Then, over time you’ll create a repository of these little kernels you can turn into interview questions. These interview questions will be practical, they’re going to be specific to what you do and they’re going to give candidates a genuine view into what their day-to-day might look like if they work for you.

How do you suggest delegating individual team members to each part of the hiring process?

Firstly, figure out who your ‘superscreeners’ are, put them on phone screens, and take them off onsites. Superscreener is a word I made up, but it’s an interviewer whose candidates end up getting offers. 

If you actually do an analysis of your funnel and look at who all your interviewers are and how their candidates are performing, I guarantee you that you will find a pocket of interviewers who have probably similar technical phone screen to onsite conversion rates but whose candidates for whatever reason tend to do better in onsites and tend to potentially even accept offers more often.

And why is that? Because given enough interviewers, there will be some interviewers on your team who are not only well-calibrated but also really good at selling. These people aren’t just well-calibrated for the phone screen, but they have some intuition for who will do well at the onsite assessment.

The concept of ‘superscreeners’ is brilliant! But, is there a way to find these people in a team?

I’ve done a lot of work to figure out what makes these people magic, and there are a lot of factors, but regardless of what that is, they exist! So, find out who these people are and make sure that you put them on phone screens because if putting these people on phone screens doubles your onsite to offer rate all of a sudden, you’re spending way fewer engineering hours to make the same number of hires.

You can find my formula for figuring out who your superscreeners are in my recent CTO Craft MiniCon presentation.

What else is important in the interview process to maximise success?

Ensure your interviewers give constructive feedback at the end of interviews, especially for strong candidates. One of the things we ask people on after their interview is:

  • ‘How well do you think you did?’ (before they find out how well they did)
  • ‘Would you want to work with your interviewer again?’

We found a statistically significant relationship between whether people think they did well and whether they want to work with the interviewer. So, let’s say you’ve done an interview and you’re unsure about how you did – it really could go either way and after the interview, you go through this kind of self-flagellation gauntlet where you overanalyse and say things like:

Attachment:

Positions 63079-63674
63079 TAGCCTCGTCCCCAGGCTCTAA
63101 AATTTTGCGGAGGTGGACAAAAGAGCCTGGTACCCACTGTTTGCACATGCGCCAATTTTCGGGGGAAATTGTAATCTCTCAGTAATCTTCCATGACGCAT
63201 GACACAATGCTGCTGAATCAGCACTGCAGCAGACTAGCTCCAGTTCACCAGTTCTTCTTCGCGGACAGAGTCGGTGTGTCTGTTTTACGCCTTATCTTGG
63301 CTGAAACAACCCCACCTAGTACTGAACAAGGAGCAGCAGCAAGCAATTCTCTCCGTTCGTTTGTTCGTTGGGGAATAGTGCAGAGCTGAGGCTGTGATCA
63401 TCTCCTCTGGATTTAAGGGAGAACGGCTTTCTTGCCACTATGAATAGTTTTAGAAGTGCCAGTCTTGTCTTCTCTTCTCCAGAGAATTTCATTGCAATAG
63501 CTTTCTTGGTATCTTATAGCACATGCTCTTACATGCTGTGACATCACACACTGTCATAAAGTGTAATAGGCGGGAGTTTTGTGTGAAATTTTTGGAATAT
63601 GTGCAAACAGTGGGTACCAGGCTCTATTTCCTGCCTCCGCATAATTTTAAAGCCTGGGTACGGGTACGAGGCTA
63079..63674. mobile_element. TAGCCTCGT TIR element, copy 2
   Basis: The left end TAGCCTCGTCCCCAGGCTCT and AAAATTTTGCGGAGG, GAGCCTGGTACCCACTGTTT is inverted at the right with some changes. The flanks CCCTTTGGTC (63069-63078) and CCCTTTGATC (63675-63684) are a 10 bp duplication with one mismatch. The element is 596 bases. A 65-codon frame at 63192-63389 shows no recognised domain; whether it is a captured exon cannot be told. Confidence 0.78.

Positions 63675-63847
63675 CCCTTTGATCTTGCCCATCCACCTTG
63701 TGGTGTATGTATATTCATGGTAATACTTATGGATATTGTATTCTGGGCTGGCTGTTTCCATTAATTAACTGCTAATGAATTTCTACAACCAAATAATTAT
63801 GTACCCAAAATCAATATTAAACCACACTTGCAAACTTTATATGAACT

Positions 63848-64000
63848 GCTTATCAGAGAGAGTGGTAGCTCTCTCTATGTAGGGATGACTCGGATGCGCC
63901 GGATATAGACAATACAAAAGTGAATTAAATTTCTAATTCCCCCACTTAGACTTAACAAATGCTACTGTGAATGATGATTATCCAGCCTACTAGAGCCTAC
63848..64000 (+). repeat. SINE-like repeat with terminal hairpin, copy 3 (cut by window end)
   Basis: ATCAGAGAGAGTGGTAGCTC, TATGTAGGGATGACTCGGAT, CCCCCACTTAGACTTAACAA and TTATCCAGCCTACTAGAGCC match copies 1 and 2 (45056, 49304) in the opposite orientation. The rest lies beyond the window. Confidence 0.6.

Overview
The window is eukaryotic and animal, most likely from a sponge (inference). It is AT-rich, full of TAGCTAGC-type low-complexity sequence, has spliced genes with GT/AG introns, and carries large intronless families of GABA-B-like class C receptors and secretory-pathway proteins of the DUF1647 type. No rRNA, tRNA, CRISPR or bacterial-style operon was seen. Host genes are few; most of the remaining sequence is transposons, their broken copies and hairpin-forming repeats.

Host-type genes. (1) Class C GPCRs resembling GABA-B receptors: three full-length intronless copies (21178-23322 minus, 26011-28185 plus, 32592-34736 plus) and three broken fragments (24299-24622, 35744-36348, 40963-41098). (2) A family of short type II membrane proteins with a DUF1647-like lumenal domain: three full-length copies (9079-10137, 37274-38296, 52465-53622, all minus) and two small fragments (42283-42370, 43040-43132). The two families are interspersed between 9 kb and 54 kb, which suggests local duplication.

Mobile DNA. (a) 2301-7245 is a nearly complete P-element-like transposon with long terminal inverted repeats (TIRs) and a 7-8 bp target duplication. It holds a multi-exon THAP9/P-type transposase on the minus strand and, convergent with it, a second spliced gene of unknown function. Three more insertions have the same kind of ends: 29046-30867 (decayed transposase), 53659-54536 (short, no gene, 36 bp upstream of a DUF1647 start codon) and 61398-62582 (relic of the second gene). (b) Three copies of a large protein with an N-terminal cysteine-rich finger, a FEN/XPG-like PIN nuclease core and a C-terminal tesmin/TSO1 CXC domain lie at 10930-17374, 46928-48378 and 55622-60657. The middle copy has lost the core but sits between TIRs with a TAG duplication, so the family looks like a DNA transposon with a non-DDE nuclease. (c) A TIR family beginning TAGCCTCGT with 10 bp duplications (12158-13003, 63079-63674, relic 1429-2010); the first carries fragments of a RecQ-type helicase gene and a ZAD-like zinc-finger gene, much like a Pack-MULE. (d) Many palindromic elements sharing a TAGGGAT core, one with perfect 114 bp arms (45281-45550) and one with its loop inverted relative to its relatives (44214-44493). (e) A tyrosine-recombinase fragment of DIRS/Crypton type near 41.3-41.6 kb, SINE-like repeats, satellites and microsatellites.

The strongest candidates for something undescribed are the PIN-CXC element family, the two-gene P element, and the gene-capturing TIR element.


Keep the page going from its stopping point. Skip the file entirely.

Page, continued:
• ‘I should have said this.’
  • ‘That interviewer didn’t interview me well.’
  • ‘That question wasn’t good.’  

Over the next few days, you’ll be talking yourself out of working at this company even though you did well in the interview. By the time they get back to you and say they want to see you again because you did really well, you’ll have done so many mental gymnastics to talk yourself out of it that you’re going to be over it.

So how do you combat this?

It’s pretty straightforward. If somebody did very well in an interview, tell them as soon as possible because the longer you hold off on giving good feedback, the more likely you are to lose them.  

Is there anything else you think engineering leaders should do to maximise chemistry and ensure the best candidates get through to the offer stage?

I think that engineering leaders should do a call with every candidate who’s getting an offer. Internal or external recruiters might extend the offer and handle negotiations (because it can be weird to negotiate with your future bosses’ boss!) but make sure that you as the engineering leader do a call with every candidate getting an offer.

What benefits do you think a call could have at the offer stage?

The candidates who you offer to are about 15 times as valuable as those at the top of the funnel. So, if you do nothing else but improve your close rate from 33% (which is a pretty good funnel standard) to about 50, you’re going to save 30 engineering hours per hire and one and a half times your hires if you do nothing else.

If you do all of these things (doing some napkin maths!) I think you will save about 45 engineering hours per hire, you’ll get three times your funnel throughout, and you’re just going to make hiring more human. 

Because everybody hates being a candidate, don’t they? Everybody hates feeling like a statistic, but this is how you start, and I’m hopeful that hiring will just suck way less for our industry if more people adopt this strategy over time.

Can you tell us a bit more about your background and experience in recruiting engineers?

I’ve been on all sides of the hiring table. Many years ago, I was an engineer myself and then an engineering manager and that was the first time really I had to deal with hiring and discovered it was much harder than I thought and ended up making a left turn in my career and working as a recruiter. I really wanted to understand why it was so hard. 

I ended up running recruiting at a few companies including Udacity then I started my own recruiting firm and finally that windy path led me to start a company called

What exactly does do? is an anonymous technical interviewing practise platform so engineers come to us to practise technical interviewing and top performers can then connect with companies. We’ve hosted over 100,000 technical interviews in our lifetimes split between practice interviews and real ones.